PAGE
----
The Postal Service should pose few challenges to secure mail-in voting but it faces long-term financial challenges.
Like UPS UPS, 1.59%, FedEx FDX, 2.73% and Amazon AMZN, 1.85%, COVID-19 has stretched USPS resources to keep workers safe. However, first-class, two-day delivery was about 92.4% for the quarter ending in June. That’s only 1.5 points below last year, and anyone using Amazon and UPS for household items during the crisis knows that’s darn good.
To be safe, the service advises state election officials to allow voters two weeks to request and return mail-in ballots. Unfortunately, election officials in 39 states impose deadlines of 14 days or less for voters to request ballots or have no explicit deadline at all.
Only five states—Colorado, Hawaii, Oregon, Washington and Utah—routinely conducted all mail-in elections before the crisis. Four others and the District of Columbia have promised to mail ballots to all registered voters, and many states allow voters to request an absentee ballot, with only a small number requiring voters to state a reason.
Mail-in ballots across jurisdictions vary considerably in format and content, and states have built safeguards against counterfeiting. The notion that some person or group could mass produce counterfeit ballots is silly.
The only real opportunity for fraud is for voters to obtain or request ballots through addresses where they no longer reside or for unsolicited ballots of dead voters to be forged and returned. Those are not likely to happen in large enough numbers to tip elections.
Since 2000, first-class mail volume has fallen by about half and fliers and packages have not picked up the slack—overall pieces handled are down by more than 30%. Consequently, the Postal Service has too many underused retail locations, processing centers and mail collection boxes. Postmaster General Louis DeJoy is merely seeking to implement reforms recommended by independent studies before his appointment.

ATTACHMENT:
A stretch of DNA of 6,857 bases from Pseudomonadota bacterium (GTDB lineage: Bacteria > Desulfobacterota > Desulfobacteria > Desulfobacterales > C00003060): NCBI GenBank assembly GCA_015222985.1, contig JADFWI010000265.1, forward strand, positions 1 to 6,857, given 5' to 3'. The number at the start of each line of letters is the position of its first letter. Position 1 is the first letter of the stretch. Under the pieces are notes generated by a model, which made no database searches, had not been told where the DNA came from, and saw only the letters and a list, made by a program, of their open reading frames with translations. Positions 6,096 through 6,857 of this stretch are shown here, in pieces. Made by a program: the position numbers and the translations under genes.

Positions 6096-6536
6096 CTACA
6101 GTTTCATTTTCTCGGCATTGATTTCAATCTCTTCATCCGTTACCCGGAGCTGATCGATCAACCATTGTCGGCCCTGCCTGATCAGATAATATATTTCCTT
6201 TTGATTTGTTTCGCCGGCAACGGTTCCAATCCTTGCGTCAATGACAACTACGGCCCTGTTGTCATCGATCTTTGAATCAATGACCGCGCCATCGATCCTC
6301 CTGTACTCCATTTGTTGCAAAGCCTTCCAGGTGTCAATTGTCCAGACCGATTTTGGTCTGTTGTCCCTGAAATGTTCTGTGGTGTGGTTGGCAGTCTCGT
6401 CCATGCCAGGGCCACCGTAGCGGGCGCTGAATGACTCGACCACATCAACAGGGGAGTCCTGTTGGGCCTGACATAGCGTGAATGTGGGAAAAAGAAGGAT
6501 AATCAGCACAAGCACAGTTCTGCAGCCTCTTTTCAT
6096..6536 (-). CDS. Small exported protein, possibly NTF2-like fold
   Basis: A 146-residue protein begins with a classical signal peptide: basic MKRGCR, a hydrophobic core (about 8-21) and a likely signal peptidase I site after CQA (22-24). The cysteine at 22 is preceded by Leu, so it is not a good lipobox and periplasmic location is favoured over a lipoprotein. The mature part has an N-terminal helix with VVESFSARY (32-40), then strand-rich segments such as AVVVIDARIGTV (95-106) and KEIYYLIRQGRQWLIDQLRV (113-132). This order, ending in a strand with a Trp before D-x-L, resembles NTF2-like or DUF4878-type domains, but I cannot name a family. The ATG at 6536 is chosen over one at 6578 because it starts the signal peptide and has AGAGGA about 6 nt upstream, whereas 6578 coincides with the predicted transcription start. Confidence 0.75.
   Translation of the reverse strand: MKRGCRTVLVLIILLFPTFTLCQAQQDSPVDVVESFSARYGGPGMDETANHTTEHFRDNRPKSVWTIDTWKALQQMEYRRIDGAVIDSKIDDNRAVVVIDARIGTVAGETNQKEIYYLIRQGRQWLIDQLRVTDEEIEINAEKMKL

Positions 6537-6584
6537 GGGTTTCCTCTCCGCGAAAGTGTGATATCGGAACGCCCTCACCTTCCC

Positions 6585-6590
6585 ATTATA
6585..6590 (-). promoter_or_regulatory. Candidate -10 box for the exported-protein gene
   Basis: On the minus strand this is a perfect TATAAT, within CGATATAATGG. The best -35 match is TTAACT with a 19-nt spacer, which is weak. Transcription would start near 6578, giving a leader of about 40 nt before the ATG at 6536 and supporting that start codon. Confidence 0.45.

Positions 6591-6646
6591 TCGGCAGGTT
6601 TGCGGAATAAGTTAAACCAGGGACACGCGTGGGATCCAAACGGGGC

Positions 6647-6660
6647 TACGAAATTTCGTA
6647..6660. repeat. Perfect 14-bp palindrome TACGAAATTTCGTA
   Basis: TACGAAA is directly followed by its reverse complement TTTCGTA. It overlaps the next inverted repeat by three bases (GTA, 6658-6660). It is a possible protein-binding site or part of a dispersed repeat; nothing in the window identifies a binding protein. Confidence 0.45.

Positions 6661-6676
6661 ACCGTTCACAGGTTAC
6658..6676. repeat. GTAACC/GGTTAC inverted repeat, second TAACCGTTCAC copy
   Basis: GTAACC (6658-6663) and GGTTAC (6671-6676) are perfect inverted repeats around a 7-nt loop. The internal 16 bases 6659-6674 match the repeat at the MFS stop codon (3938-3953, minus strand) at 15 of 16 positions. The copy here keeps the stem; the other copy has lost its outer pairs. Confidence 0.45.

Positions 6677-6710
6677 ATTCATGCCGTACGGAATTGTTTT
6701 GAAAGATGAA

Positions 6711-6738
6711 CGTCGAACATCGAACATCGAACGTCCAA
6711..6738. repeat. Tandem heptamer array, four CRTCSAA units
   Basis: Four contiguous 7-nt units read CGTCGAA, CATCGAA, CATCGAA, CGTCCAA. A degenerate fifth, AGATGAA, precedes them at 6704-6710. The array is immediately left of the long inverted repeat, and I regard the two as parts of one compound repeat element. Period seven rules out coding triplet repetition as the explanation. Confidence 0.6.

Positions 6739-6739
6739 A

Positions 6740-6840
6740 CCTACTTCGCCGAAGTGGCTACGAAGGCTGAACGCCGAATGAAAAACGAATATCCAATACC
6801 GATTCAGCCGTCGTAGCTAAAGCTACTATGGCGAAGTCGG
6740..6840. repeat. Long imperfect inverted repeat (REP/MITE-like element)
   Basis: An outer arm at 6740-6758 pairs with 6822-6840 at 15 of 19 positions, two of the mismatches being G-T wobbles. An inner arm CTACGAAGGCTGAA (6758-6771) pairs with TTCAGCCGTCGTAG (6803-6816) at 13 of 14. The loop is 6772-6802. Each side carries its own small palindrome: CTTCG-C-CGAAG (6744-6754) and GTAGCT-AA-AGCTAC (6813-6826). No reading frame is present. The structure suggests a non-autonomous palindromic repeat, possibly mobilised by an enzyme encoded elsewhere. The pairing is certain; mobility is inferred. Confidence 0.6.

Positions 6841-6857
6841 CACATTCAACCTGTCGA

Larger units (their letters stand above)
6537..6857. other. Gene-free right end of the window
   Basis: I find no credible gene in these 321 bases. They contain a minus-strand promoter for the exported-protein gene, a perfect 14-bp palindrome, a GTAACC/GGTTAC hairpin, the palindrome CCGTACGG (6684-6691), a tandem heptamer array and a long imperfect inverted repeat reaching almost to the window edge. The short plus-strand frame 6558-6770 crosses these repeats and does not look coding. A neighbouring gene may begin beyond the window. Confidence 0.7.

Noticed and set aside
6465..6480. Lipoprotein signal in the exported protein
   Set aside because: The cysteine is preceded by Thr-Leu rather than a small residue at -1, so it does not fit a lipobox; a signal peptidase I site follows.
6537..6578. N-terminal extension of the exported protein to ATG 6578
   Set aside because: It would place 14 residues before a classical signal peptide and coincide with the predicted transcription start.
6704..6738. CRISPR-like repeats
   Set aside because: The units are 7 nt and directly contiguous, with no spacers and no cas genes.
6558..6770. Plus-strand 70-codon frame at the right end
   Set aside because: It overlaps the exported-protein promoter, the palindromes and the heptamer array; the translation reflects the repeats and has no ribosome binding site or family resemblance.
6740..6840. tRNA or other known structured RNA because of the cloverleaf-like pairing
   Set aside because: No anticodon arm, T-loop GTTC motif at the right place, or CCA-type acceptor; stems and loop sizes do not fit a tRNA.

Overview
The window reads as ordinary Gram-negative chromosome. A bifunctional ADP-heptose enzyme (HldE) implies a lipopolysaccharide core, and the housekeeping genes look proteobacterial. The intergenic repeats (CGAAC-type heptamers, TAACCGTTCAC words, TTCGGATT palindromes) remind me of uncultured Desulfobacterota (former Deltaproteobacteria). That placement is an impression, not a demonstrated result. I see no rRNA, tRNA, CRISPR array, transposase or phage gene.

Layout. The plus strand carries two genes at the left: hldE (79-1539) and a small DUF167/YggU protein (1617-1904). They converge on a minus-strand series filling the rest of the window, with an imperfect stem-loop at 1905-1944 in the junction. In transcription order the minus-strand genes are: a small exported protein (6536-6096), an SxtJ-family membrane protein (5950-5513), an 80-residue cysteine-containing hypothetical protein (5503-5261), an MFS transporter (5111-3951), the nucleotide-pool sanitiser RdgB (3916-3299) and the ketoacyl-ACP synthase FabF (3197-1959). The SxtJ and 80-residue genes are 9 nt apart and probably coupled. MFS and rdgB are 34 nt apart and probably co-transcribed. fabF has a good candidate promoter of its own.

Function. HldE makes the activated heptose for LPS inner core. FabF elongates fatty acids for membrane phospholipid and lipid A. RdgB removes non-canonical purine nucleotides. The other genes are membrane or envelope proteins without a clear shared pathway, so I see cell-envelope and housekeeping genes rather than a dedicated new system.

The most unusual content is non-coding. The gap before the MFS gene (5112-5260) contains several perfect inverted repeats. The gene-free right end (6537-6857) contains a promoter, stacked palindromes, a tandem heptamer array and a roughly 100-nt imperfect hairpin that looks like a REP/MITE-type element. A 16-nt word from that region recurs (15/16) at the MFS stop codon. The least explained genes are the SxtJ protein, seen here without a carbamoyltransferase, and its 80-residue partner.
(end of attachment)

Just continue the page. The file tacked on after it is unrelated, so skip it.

Political pressure from Congress keeps the Postal Service from closing post offices and raising prices to the extent costs require and competition permits. Skipping Saturday mail delivery, which elicits outrage on Capitol Hill whenever the idea is floated, would hardly help much.
Last year the Postal Service lost $8.8 billion, and ending Saturday delivery would save $1.4 billion to $1.8 billion. It has unfunded pensions and debts exceeding $160 billion, and taxpayers either have to bail it out or forsake guaranteed delivery to every address in the United States—including the mule haul to a few hearty souls at the bottom of the Grand Canyon.
The myth could be kept alive by the Treasury lending the service money that will never be repaid, but it’s time to recognize that the digital age offers more efficient ways to deliver utility bills, notices from the IRS, and other documents.
A comprehensive platform could be accomplished by assigning everyone a lifetime email address that would forward to Gmail and other commercial accounts, permitting ordinary individuals and businesses to open bank accounts at the Federal Reserve just as commercial banks do, and developing a comprehensive app. Consider how Tencent created WeChat in China, which permits just about everything—messaging, marketing and payments all on one platform.
Also, consider the environmental cost imposed by so many bills and documents round tripping—paper, ink, printing and motor vehicle emissions. All that needless CO2.
Ensuring that every household has reasonable access to the internet is not a herculean task—we did the same for landline telephones in the 20th century. For the few cases where that is not yet technologically feasible, a more limited, first-class mail delivery system—perhaps three days a week—would suffice.
That service could be subsidized as needed, and the Postal Service unleashed to charge whatever it likes for fliers and packages to compete with UPS, FedEx and the others. If those services fail, let them.
As for voting, beyond this election, state officials would be much more likely to create accurate rolls and secure balloting if they primarily relied on electronic registration and voting through the internet, rather than continuing most paper registrations and on-site balloting.
Peter Morici is an economist and emeritus business professor at the University of Maryland, and a national columnist.